Improving Throw-ins: 180 Choices (part 2 of 4)


In the first post on improving throw-ins, I wrote about the importance of field players ‘checking-in’ to the thrower. In this post, I write about the 180 choices the thrower should consider when throwing in the ball.

Why 180? That is the number of degrees in a semi-circle and normally the number of choices available to the thrower. However, what I see a lot of teams do on throw-ins is simply throw the ball down the wings. This type of throw only represents about 30 degrees of a semi-circle (Area ‘A’ on the field below), leaving 150 choices unused (Area ‘B’).

There may be several reasons why a team chooses to simply throw it down the wing but I believe the number one reason for this is poor ball control. For example, if a ball is thrown to the center of the field or back to a defender and it is misplayed, a scoring opportunity is likely to develop for the other team. Therefore, it is much safer to throw it down the wing. If the ball is lost, it is lost in a safe part of the field.

Despite the possibility of losing the ball, I strongly believe that much more of the field should be utilized on throw-ins. However, the spot of the throw-in should always be taken into account before the throw.

  • If the throw-in is takes place anywhere between penalty boxes (Line ‘C’), a team should feel comfortable throwing in the ball anywhere on the field.
  • Inside a team’s own defensive area, the ball should be thrown down the wing as far as possible. While the ball can be thrown to the goalie, he/she is not allowed to handle the ball with his/her hands. If it is handled, such an infraction will result in an indirect free kick at the spot of the foul. And if the ball is lost in this area of the field, a team is asking for a lot of problems (Area ‘D’).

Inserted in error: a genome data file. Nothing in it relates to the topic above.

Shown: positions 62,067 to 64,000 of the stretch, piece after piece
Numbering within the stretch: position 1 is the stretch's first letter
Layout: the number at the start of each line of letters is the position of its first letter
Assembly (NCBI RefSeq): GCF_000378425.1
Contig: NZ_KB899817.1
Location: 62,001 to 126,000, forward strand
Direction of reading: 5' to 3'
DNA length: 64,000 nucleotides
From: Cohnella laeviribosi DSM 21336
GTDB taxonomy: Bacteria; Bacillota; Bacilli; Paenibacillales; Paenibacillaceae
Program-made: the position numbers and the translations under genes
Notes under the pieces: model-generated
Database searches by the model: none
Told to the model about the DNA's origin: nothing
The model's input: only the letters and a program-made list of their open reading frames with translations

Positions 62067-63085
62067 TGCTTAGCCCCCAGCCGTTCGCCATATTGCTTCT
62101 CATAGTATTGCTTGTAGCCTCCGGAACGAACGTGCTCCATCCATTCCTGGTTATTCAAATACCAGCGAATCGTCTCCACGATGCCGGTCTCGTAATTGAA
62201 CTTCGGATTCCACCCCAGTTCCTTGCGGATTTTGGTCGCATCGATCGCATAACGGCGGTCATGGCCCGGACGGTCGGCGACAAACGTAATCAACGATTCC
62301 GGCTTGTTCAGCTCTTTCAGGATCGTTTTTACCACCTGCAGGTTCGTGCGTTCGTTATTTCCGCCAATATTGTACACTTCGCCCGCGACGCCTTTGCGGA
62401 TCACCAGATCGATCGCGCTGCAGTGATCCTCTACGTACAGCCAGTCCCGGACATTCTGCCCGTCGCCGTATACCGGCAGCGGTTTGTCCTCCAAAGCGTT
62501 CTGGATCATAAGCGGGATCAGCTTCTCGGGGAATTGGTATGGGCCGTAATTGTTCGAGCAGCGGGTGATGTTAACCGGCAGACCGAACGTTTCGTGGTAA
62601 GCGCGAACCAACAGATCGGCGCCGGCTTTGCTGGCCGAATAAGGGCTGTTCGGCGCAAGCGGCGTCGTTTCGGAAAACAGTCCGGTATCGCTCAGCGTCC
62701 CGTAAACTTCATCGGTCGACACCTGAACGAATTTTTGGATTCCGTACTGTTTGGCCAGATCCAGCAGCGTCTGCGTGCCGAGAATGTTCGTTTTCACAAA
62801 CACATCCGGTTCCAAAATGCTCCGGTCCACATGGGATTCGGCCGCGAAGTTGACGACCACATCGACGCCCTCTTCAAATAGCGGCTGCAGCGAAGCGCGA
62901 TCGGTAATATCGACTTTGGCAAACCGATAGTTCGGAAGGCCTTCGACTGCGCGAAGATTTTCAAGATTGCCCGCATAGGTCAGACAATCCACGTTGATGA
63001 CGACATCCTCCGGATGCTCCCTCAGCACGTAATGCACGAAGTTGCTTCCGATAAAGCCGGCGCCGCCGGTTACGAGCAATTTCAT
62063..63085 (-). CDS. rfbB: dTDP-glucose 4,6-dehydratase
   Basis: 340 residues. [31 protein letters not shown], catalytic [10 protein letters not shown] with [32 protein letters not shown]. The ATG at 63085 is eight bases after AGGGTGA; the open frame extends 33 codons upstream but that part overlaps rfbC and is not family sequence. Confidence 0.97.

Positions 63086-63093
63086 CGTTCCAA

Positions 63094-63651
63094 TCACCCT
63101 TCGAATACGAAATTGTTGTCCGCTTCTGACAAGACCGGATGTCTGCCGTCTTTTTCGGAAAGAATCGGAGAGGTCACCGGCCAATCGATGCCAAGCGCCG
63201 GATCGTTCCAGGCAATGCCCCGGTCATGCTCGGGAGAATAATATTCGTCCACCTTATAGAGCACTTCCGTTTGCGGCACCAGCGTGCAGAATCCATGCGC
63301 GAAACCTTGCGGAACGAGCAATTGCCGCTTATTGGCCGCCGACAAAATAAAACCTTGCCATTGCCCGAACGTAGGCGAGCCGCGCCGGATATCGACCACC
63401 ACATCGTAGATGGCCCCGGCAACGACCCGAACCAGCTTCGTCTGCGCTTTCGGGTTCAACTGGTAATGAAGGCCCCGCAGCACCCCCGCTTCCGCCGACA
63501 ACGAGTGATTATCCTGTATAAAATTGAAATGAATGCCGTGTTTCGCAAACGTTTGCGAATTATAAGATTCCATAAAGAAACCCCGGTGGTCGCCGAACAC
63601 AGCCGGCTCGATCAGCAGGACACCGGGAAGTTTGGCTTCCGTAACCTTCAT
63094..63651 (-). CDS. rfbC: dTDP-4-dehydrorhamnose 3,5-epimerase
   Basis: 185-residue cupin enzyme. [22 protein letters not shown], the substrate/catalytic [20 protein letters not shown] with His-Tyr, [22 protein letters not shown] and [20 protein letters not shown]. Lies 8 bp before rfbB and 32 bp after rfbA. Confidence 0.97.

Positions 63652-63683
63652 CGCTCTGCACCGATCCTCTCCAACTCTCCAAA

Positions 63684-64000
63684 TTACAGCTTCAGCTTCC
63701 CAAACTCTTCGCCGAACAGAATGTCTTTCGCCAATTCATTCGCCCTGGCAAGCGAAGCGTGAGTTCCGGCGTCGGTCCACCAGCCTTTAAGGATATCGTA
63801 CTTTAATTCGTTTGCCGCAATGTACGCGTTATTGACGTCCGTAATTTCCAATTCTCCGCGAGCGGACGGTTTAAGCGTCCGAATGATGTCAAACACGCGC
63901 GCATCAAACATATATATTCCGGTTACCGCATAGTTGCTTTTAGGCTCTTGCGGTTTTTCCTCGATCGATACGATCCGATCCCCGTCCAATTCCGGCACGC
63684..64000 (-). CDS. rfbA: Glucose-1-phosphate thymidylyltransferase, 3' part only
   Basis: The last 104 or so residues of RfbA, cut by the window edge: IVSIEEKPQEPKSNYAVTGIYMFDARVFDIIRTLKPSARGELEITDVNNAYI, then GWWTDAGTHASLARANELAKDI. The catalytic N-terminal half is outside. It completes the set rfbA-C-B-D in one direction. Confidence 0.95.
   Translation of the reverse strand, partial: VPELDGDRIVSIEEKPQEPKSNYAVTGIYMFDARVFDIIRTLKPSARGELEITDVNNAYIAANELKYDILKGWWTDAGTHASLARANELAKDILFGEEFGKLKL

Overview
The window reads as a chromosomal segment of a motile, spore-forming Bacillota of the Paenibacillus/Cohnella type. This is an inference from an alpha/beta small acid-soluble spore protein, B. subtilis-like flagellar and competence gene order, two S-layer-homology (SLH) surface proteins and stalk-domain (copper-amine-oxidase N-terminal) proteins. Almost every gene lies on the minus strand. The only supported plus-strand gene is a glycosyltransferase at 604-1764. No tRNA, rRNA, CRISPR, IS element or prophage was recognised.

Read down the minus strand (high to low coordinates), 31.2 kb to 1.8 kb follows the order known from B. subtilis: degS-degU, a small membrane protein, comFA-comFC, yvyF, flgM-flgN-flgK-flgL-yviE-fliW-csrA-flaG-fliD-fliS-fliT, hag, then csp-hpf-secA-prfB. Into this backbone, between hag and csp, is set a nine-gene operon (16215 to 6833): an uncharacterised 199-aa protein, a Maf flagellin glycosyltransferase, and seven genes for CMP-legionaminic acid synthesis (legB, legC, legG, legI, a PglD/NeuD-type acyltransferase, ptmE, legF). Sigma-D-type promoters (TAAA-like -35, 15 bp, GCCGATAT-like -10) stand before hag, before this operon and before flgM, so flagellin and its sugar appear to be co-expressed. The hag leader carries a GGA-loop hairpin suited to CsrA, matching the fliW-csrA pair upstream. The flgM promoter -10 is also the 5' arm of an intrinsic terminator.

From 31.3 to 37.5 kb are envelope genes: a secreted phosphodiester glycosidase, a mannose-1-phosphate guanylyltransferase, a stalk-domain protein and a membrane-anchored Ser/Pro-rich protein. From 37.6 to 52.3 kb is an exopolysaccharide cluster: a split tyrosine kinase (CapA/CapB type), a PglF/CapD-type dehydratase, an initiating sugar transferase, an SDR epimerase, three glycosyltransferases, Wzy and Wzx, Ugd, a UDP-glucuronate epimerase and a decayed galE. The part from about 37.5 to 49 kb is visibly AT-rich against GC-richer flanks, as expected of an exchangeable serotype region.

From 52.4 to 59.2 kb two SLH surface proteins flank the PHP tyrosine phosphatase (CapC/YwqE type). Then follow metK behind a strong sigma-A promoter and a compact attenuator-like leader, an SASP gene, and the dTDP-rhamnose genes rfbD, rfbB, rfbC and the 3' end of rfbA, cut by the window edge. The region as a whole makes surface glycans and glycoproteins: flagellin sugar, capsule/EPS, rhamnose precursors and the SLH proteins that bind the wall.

• When a throw-in is to take place inside the opposing team’s penalty area, I’m a very strong proponent of having the best throw-in player throw the ball as far into the penalty as possible. More often than not, this will result in a very good scoring opportunity. If the best thrower is playing on the other side of the field, it is still a good strategy to have him/her take the throw-in (Area ‘E’).

As I stated in the ‘check-in’ post, the best way to teach and condition a player to see all options on a throw-in is to teach him/her with fundamental soccer drills and small sided games. The more the player plays with his/her head up, the more field he/she will see, the more aware he/she will be of teammates, and the more aware he/she will be of the available options. This visibility and awareness will then easily transfer over to the throw-in.

Advertisements

Tags: , , , , , , , , , ,

2 Responses to “Improving Throw-ins: 180 Choices (part 2 of 4)”

  1. Improving Throw-ins: Hit the Feet (part 3 of 4) « Improving Soccer in the United States Says:

    […] This is the third in a series of posts that discusses how to improve throw-ins. The first two throw-in posts covered checking in and throwing in to all areas of the field (all 180 choices). […]

  2. Improving Throw-ins: Putting it All Together (part 4 of 4) « Improving Soccer in the United States Says:

    […] 180 Choices: Too often, throw-ins are simply thrown down the wings. On most areas of the field, the thrower should exercise his/her options and also look to throw the ball backwards and into the middle of the field. The 180 choices refers the number of degrees in a semi-circle and thus, the number of throw-in options a thrower should exercise. […]

Leave a Reply

Fill in your details below or click an icon to log in:

WordPress.com Logo

You are commenting using your WordPress.com account. Log Out / Change )

Twitter picture

You are commenting using your Twitter account. Log Out / Change )

Facebook photo

You are commenting using your Facebook account. Log Out / Change )

Google+ photo

You are commenting using your Google+ account. Log Out / Change )

Connecting to %s


%d bloggers like this: